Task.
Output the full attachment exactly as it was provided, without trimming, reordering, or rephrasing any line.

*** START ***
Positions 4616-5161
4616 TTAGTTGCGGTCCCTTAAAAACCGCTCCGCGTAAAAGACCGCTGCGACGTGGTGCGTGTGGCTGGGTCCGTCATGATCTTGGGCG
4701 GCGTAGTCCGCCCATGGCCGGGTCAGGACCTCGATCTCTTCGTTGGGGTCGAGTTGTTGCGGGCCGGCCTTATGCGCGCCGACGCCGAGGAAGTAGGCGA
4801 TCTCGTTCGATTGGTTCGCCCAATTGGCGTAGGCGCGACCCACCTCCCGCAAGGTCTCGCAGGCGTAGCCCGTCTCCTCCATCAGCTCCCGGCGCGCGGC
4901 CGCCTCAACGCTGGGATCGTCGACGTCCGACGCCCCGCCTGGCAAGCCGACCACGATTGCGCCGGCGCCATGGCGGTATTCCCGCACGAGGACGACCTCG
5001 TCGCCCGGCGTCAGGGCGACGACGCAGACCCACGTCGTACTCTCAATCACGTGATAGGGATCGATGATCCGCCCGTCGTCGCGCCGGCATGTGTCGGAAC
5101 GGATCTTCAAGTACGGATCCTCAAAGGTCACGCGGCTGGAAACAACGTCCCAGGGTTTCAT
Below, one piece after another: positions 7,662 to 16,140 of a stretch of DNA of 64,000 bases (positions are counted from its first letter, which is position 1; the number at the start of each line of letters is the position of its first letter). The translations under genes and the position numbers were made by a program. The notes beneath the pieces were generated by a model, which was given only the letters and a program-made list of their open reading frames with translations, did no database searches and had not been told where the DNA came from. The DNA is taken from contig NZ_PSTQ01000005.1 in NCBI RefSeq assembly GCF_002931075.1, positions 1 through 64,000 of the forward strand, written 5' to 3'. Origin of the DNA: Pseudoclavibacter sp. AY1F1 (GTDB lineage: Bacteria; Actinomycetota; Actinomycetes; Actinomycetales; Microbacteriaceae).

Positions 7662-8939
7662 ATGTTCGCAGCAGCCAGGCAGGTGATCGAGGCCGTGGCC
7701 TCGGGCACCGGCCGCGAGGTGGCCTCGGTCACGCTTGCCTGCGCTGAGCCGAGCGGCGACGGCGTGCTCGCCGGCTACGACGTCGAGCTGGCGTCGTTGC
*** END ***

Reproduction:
Positions 4616-5161
4616 TTAGTTGCGGTCCCTTAAAAACCGCTCCGCGTAAAAGACCGCTGCGACGTGGTGCGTGTGGCTGGGTCCGTCATGATCTTGGGCG
4701 GCGTAGTCCGCCCATGGCCGGGTCAGGACCTCGATCTCTTCGTTGGGGTCGAGTTGTTGCGGGCCGGCCTTATGCGCGCCGACGCCGAGGAAGTAGGCGA
4801 TCTCGTTCGATTGGTTCGCCCAATTGGCGTAGGCGCGACCCACCTCCCGCAAGGTCTCGCAGGCGTAGCCCGTCTCCTCCATCAGCTCCCGGCGCGCGGC
4901 CGCCTCAACGCTGGGATCGTCGACGTCCGACGCCCCGCCTGGCAAGCCGACCACGATTGCGCCGGCGCCATGGCGGTATTCCCGCACGAGGACGACCTCG
5001 TCGCCCGGCGTCAGGGCGACGACGCAGACCCACGTCGTACTCTCAATCACGTGATAGGGATCGATGATCCGCCCGTCGTCGCGCCGGCATGTGTCGGAAC
5101 GGATCTTCAAGTACGGATCCTCAAAGGTCACGCGGCTGGAAACAACGTCCCAGGGTTTCAT
Below, one piece after another: positions 7,662 to 16,140 of a stretch of DNA of 64,000 bases (positions are counted from its first letter, which is position 1; the number at the start of each line of letters is the position of its first letter). The translations under genes and the position numbers were made by a program. The notes beneath the pieces were generated by a model, which was given only the letters and a program-made list of their open reading frames with translations, did no database searches and had not been told where the DNA came from. The DNA is taken from contig NZ_PSTQ01000005.1 in NCBI RefSeq assembly GCF_002931075.1, positions 1 through 64,000 of the forward strand, written 5' to 3'. Origin of the DNA: Pseudoclavibacter sp. AY1F1 (GTDB lineage: Bacteria; Actinomycetota; Actinomycetes; Actinomycetales; Microbacteriaceae).

Positions 7662-8939
7662 ATGTTCGCAGCAGCCAGGCAGGTGATCGAGGCCGTGGCC
7701 TCGGGCACCGGCCGCGAGGTGGCCTCGGTCACGCTTGCCTGCGCTGAGCCGAGCGGCGACGGCGTGCTCGCCGGCTACGACGTCGAGCTGGCGTCGTTGC